Jun
20

Open-Convergence v. Hyper-Convergence: Where Should You Place Your Bet?

Open-Convergence v. Hyper-Convergence: Where Should You Place Your Bet?

June 20
By

Research firm Forrester predicts that hyper-converged systems will “become ubiquitous” as a common platform for deploying on-premises infrastructure. Compared to legacy infrastructure approaches, converged infrastructures promise lower costs, more scalability, and more flexible management. But as with any technology, there are a few competing philosophies in the infrastructure realm. How do you know whether to place your bet on convergence, hyper-convergence, or open-convergence? Let’s weigh the merits.

Converged Infrastructure

Project management team updating Gantt chart schedule or planning on computer, two business people in officeConverged infrastructure (CI) simplifies IT management by consolidating and simplifying infrastructure resources. Instead of having disparate systems that don’t always play nice and multiple vendors to provide support and service, CI brings storage, compute power, and networking capabilities together in a single on-premises box. For many companies, the converged is approach is a no-brainer thanks to cost savings and management simplification.

Hyper-Converged Infrastructure

While CI is hardware-defined, hyper-converged infrastructure (HCI) is software-defined. HCI gives companies all the benefits of a converged infrastructure with a bonus layer of software that allows storage, virtualization, backup, and compute resources to blend even better. Often, HCI solutions provide IT managers with a dashboard that lets them manage multiple sites, allocate storage with a few clicks, manage backups, and more. In some cases, these systems can bring together various pieces of dissimilar hardware and use them as a single, easy-to-allocate resource pool.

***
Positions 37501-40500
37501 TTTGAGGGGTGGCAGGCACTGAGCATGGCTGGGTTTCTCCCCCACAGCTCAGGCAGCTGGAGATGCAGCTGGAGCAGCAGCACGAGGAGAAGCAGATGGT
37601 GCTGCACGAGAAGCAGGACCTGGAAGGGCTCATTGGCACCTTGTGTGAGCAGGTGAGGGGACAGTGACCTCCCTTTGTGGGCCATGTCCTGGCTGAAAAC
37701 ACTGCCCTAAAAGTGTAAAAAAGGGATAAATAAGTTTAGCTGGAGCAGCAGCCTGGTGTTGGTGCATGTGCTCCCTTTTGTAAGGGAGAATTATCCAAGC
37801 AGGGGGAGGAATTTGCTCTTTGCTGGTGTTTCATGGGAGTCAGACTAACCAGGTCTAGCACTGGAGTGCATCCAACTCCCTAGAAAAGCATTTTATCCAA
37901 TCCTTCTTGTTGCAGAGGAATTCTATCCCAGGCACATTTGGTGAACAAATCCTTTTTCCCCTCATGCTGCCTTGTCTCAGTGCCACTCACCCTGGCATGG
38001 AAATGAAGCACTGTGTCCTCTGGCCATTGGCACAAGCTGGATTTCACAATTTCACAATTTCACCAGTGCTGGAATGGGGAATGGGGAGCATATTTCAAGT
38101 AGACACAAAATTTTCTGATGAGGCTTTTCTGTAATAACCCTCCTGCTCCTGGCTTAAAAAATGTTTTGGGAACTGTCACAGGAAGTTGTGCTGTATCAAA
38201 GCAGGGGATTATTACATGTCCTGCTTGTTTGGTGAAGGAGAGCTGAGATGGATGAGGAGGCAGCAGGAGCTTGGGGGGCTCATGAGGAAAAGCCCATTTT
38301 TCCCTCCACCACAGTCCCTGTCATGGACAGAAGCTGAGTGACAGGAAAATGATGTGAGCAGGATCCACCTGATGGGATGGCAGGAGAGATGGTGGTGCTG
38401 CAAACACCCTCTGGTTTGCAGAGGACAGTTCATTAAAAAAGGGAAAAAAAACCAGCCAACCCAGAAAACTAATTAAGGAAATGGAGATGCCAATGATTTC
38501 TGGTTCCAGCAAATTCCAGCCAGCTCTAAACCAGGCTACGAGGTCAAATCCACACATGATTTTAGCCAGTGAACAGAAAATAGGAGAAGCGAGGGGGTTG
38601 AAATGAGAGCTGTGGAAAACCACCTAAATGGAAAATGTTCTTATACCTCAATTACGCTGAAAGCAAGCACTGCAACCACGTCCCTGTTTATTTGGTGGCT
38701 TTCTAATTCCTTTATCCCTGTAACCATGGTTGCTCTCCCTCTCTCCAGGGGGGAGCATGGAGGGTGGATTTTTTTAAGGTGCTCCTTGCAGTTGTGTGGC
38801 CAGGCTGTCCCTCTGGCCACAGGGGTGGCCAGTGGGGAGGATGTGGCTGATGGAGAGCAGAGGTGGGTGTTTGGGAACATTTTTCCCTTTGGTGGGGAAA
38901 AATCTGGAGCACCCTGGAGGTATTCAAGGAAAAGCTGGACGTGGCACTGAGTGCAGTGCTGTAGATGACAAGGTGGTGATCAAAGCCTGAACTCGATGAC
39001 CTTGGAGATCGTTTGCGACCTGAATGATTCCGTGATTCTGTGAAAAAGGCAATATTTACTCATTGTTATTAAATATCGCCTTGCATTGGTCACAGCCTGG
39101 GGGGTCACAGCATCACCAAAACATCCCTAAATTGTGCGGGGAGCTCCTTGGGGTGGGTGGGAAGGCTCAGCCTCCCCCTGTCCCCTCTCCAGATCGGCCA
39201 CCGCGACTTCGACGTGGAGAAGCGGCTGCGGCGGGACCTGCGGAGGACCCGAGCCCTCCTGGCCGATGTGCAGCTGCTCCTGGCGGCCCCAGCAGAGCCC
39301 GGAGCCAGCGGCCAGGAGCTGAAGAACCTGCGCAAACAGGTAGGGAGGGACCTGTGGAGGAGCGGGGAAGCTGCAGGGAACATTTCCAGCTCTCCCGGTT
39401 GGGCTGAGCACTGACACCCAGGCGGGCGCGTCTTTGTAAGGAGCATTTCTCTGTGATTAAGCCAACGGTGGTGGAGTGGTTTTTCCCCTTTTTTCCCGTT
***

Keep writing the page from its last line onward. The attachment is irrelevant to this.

Open-Converged Infrastructure

With both CI and HCI, storage, compute power, etc. all exists in one configuration. An open-convergence infrastructure (OCI) system, however, consists of two components: compute nodes and data nodes. This means OCI separates storage performance from storage capacity. Nodes no longer rely on one another to perform, and it’s easy for organizations to pick and choose the nodes they need when it’s time to procure. Proponents claim this approach offers more flexibility for IT admins, further cost savings, and more consistent compute performance.

Hyper-Converged vs. Open-Converged

HCI Hyper-converged infrastructure on keyboardHyper-convergence is a simple approach to infrastructure management, but it’s slightly more rigid than an OCI approach. The argument goes that because OCI separates nodes, a company can save money by purchasing faster nodes for VMs that need them, and slower ones for those that don’t. And because of the flexibility to procure only necessary hardware, open-infrastructure can be more accessible to smaller companies that don’t have the resources for a more sophisticated HCI solution. This separation in data and compute power does add flexibility, but it can also add complexity for IT managers.

Conclusion

IT managers interested in simplifying infrastructure management should put a few vendors to the test. Whether you look at CI, HCI, or OCI, share your goals with vendors and see which has the best ways to meet them.  Don’t use something because it’s new or trendy. Use whatever will simplify your infrastructure, bring your costs down, and ensure that IT isn’t a challenge but a competitive advantage.